Officials with the San Francisco Bay Regional Water Quality Control Board said that harmful algal blooms also known as “red tides” found recently in parts of the Bay have not so far brought widespread fish deaths like a similar event in the region last year.
The water board and other agencies have been monitoring the algal blooms seen since early this month along parts of the shoreline in areas off of Alameda, between Emeryville to Albany, and certain parts of Marin County, but have not found any significant harm to aquatic life.
However, the water board is advising people and their pets to avoid swimming or otherwise coming in contact with discolored water in the Bay until further notice.
The water board has issued a list of frequently asked questions about the algal bloom that can be found its website.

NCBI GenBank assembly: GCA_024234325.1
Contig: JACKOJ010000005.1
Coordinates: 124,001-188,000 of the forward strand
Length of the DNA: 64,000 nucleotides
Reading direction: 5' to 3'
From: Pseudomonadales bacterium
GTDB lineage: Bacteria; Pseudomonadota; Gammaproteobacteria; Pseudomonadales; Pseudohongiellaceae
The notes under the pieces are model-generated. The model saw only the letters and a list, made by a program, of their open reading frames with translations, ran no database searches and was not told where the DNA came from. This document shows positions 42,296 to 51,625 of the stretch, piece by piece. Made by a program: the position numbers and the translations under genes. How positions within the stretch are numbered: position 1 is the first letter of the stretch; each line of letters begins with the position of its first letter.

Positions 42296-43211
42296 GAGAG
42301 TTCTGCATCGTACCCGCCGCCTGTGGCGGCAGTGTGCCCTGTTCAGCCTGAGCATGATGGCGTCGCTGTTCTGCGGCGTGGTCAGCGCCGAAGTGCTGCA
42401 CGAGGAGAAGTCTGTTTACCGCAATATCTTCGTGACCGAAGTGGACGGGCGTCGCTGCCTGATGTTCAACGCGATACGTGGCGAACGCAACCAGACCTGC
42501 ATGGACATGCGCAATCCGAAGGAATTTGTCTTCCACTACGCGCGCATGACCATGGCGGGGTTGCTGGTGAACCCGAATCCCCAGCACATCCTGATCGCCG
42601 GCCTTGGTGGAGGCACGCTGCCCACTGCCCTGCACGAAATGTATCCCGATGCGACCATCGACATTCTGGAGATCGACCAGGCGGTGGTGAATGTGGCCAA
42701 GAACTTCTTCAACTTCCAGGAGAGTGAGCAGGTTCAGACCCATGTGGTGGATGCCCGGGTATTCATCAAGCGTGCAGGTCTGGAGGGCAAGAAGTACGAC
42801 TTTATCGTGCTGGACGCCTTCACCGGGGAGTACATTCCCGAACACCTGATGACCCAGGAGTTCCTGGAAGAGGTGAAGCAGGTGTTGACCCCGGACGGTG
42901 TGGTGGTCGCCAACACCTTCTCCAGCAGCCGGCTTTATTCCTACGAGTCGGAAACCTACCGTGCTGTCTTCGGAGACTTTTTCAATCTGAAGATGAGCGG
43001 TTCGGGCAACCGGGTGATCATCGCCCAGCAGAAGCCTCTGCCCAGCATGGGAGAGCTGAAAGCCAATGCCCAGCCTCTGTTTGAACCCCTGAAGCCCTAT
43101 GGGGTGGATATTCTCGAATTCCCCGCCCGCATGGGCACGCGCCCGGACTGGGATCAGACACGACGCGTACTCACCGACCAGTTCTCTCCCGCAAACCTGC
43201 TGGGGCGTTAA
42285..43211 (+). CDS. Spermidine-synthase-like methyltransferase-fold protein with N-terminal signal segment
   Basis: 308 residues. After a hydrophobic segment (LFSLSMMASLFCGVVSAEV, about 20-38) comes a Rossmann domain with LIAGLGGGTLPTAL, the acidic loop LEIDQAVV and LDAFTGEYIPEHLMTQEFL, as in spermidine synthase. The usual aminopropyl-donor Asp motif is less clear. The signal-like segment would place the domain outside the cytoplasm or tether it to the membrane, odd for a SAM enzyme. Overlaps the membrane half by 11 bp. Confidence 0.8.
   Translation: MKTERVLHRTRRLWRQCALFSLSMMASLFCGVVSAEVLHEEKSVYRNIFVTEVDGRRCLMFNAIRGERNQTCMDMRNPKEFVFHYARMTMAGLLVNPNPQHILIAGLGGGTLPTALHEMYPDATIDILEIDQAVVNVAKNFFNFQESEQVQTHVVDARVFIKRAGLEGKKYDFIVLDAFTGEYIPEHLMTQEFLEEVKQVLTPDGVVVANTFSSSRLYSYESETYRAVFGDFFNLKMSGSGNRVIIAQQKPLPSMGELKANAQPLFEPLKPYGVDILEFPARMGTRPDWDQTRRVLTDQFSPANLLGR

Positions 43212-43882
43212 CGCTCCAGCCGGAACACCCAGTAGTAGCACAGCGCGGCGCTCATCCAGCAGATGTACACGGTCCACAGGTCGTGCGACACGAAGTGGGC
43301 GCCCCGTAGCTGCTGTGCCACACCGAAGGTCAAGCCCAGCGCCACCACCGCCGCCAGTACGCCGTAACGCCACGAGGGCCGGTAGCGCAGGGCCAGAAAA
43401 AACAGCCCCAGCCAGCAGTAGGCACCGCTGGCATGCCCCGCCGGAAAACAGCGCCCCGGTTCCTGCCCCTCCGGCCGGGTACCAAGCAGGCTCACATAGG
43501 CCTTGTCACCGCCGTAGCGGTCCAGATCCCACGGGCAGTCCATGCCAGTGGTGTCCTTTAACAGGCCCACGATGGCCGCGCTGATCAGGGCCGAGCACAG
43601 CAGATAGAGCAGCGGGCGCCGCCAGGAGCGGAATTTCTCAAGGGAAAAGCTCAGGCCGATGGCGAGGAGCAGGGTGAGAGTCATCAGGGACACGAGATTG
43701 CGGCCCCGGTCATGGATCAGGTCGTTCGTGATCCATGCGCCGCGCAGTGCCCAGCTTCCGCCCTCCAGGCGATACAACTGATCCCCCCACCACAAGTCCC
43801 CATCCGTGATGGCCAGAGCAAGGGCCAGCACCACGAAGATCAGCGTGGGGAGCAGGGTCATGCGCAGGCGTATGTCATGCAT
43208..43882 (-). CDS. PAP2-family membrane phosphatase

Last summer, a red tide in the Bay led to large quantities of fish deaths attributed to depleted oxygen in the vicinity of the algal blooms, though the water board notes that red tides are relatively common and are known to occur off of California’s coast or come into San Francisco Bay.
Reports of dead fish can be sent to the SF Bay Harmful Algae Bloom 2023 project on iNaturalist, set up by the California Department of Fish and Wildlife.